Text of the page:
Perspective is a funny thing. It can colour how you see and interpret things around you. Take 2 people viewing the same moment and experience and they will each have different interpretations of what happened. Some things are black and white and can’t really be seen differently. Is it daytime or nighttime for instance…although dusk and dawn can even throw that argument.
But I’m musing about more subjective times. I was at my son’s baseball game last night and while I have spent years at sport events and kid-filled events in general it has been a while since I’ve been in attendance. Some of the comments and interactions that I observed last night between parents and children astounded me. Even more so because it wasn’t anything I hadn’t heard before…many times before. This time though, with a different perspective, I was shaken by how it affected me and how apparent it was, to me, the negative impact that their words and actions could have on their children.
Now, I don’t profess to be the uber-parent or the authority on how to treat your kids. I’ve made mistakes in parenting and have a handful of less than stellar moments that I would rather forget (and hope my kids do lol!). Having lost my son last year though I have a different perspective than I used to. While I have always believed in “pick your battles” and in watching what you say with regards to how it will leave an impression on little spirits, now I find that I am so much more aware that every moment is a treasure and that- as a parent- we need to really get that concept.
Watching last evening and sitting back and seeing the way that parents treat their kids was rough. I’m not an aggressive or intrusive person but I was having a hard time not leaping in and asking some parents what the hell they thought they would accomplish by the way they were speaking to and treating their children.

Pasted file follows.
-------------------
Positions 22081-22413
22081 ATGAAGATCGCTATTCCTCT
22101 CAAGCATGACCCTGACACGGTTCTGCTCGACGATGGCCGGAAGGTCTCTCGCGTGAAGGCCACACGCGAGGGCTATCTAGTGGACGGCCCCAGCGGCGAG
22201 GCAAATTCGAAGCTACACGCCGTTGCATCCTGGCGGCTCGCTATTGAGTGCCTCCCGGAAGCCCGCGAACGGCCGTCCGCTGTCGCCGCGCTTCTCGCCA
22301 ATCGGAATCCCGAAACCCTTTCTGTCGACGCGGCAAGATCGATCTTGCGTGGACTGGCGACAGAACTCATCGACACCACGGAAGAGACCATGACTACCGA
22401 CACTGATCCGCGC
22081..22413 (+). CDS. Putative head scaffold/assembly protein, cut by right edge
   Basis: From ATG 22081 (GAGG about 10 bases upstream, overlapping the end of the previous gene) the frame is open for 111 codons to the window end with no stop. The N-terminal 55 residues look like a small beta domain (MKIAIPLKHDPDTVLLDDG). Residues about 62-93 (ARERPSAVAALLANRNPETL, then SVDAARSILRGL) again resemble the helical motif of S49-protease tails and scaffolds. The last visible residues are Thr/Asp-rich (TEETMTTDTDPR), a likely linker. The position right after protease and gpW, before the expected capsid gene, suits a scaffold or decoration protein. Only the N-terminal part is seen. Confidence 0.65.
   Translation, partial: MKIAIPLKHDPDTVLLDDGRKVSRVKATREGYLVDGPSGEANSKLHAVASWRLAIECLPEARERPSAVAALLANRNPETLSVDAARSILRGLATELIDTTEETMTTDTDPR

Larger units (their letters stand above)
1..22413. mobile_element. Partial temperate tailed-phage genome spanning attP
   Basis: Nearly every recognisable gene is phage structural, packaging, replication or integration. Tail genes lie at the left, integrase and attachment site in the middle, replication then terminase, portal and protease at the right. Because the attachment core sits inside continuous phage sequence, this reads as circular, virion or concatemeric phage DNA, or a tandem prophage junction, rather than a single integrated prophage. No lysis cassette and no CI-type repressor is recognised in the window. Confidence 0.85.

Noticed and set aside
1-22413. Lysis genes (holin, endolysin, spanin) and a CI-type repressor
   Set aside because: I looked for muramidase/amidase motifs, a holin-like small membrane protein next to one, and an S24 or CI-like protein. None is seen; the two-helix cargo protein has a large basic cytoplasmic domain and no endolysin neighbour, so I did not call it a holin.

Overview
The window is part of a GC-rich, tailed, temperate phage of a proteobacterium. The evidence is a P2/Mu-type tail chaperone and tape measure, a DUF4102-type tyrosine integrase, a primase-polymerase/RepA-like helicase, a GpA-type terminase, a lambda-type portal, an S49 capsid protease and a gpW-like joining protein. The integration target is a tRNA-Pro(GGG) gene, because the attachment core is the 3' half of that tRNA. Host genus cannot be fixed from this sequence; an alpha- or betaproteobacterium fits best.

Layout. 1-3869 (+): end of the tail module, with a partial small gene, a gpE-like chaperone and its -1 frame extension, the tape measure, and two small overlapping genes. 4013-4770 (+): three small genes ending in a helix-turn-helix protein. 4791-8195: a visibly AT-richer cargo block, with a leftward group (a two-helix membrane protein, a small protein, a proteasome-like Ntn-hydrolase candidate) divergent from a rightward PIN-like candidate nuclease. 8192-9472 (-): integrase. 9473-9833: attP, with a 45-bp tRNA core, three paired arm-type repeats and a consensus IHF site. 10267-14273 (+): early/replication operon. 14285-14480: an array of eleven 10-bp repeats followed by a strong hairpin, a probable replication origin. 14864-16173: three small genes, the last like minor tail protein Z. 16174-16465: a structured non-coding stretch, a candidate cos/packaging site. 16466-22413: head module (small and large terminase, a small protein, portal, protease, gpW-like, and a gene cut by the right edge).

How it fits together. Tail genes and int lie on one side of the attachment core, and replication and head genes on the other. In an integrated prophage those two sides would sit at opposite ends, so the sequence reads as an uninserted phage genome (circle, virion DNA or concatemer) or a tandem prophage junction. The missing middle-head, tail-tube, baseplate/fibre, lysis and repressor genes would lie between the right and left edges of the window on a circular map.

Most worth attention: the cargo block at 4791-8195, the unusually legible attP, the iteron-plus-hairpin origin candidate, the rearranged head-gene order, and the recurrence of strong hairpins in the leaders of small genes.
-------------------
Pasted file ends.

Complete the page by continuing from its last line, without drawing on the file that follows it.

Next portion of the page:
Watching a mother talk to the coach, with her child by her side listening, about how she needs to sign him up for a sport again next year because he’s lazy and needs to be made to do anything (yes, her words exactly!). The coach, laughing and stating that they all are lazy really. Both of them oblivious to the impact of those words on the little set of ears. Sad.
The same mother throwing a ball to her daughter on the team for practice. Her daughter yelled to her mom that she wanted her to throw it harder so she could practice catching harder throws. The mom yelled back “So I’m throwing like a 9-year-old girl eh? Not good enough?” Does she have any idea what those words could mean to her 9-year-old daughter that she’s throwing to?? Or worse yet…maybe she does know and does it anyways.
Listening to a father who has nothing but criticism to his son when he comes off the field. Not a word of praise. Watching that little boys face change from a smile as he runs off the field to his dad to an expression of anger and frustration while he stomps away from his dad after the remarks. The father following, angrily yelling “how dare you walk away while I’m talking to you”. This is a 9-year-old. Would that father not walk away himself if he was subjected to that behaviour on a regular basis? I would assume he would.
Watching a child who has struck out, been given a stand to hit the ball so that he can get a run to first base in… as he gets tagged out and walks back to the players area be told by his mother that he better work on it…next year he won’t be “coddled” if he keeps striking out. His face scrunching up as he throws his batting helmet to the ground and walks off mad…his mom yelling at him to “watch his attitude”. She then turns to another parent and says “these kids have no respect nowadays”. Seriously?! She doesn’t deserve respect the way she treated her child. That’s a two-way street.
I left the game with my son with my head filled with frustration and anger. Angry at the pain and disappointment on the kids’ faces that I saw. Angry that these parents are ignorant of the impact of their words and actions. Frustration over the inability to give someone else the perspective of loss and the ability to see the treasures that their kids are. To really see it instead of just paying it lip service.